Keywords: Xylan; Xylanase; Regulation of biosynthesis; Bacillus cereus
Simple Strategy of Repeated Batch Cultivation for Enhanced Production of 1,3-Propanediol Using Clostridium diolis by Guneet Kaur; Ashok K. Srivastava; Subhash Chand (1061-1068).
Repeated batch cultivation (empty-and-fill protocol) using obligate anaerobe Clostridium diolis was attempted in the present study to improve the production of 1,3-propanediol (1,3-PD). In repeated batch operation, 20 % (v/v) culture broth was removed from the bioreactor and supplemented with an equal volume of fresh nutrient medium when the residual glycerol concentration in the bioreactor decreased below 15 g/L. Four cycles of culture broth withdrawal and subsequent replacement resulted in achieving a 1,3-PD concentration of 67.8 g/L with a productivity of 1.04 g/L/h at the end of 65 h. This represented a 1,3-PD concentration and productivity enhancement by 2.6-fold and 1.5-fold, respectively, as compared to batch 1,3-PD fermentation. This is the first report on the use of repeated batch mode of bioreactor operation for enhanced 1,3-PD production.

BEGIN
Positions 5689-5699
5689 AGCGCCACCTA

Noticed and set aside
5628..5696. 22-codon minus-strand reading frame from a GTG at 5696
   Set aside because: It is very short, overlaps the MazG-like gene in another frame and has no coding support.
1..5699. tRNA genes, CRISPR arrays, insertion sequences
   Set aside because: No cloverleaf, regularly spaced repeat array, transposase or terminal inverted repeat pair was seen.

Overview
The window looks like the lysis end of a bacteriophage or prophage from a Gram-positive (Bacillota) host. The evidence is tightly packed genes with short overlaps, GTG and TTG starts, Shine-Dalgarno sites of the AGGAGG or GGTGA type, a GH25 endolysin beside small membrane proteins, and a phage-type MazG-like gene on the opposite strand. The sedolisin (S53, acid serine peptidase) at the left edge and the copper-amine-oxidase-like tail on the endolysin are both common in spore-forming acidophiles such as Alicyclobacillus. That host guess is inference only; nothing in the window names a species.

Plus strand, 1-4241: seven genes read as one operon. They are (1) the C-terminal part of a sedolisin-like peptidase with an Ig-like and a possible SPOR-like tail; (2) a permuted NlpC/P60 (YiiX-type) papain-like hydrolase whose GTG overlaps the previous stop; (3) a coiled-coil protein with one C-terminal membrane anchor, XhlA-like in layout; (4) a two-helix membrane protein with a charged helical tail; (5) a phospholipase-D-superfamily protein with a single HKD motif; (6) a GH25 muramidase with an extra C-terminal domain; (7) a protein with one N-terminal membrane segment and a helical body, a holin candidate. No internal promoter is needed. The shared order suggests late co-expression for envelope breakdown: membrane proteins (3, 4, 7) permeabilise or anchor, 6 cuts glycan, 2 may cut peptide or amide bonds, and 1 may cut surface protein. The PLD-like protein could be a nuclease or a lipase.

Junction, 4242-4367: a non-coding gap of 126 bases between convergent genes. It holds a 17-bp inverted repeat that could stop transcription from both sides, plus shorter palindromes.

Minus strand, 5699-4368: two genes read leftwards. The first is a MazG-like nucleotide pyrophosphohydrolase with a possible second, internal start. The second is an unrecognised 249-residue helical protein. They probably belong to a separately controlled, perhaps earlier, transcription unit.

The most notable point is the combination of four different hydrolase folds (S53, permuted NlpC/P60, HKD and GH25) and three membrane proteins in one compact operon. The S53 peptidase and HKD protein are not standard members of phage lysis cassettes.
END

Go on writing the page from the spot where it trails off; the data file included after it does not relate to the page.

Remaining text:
Keywords: 1,3-Propanediol; Clostridium diolis ; Repeated batch cultivation; Glycerol; Polytrimethylene terephthalate
Graphene-Based Waveguides: Novel Method for Detecting Biological Activity by Jangah Kim; Manasi Kasture; Taihyun Hwang; Atul Kulkarni; Rashid Amin; Sungha Park; Taesung Kim; Suresh Gosavi (1069-1075).
We demonstrate the fabrication of a biosensor based on graphene coupled with polydimethylsiloxane (PDMS) waveguide. Biosensors work on the principle of local evanescent graphene-coupled wave sensor. It is observed that the evanescent field shifts in the presence of chemical or biological species as evanescent waves are extremely sensitive to a change in refractive index. This method helps to monitor the target analyte by attaching the selective receptor molecules to the surface of the PDMS optical waveguide resulting in its optical intensity distribution shift. We monitor the electrical properties of graphene in the dark and under illumination of PDMS waveguide. The changes in photocurrent through the graphene film were monitored for blue, green, and red light. We observed that the fabricated graphene-coupled PDMS optical waveguide sensor is sensitive to visible light for the used bioanalytes.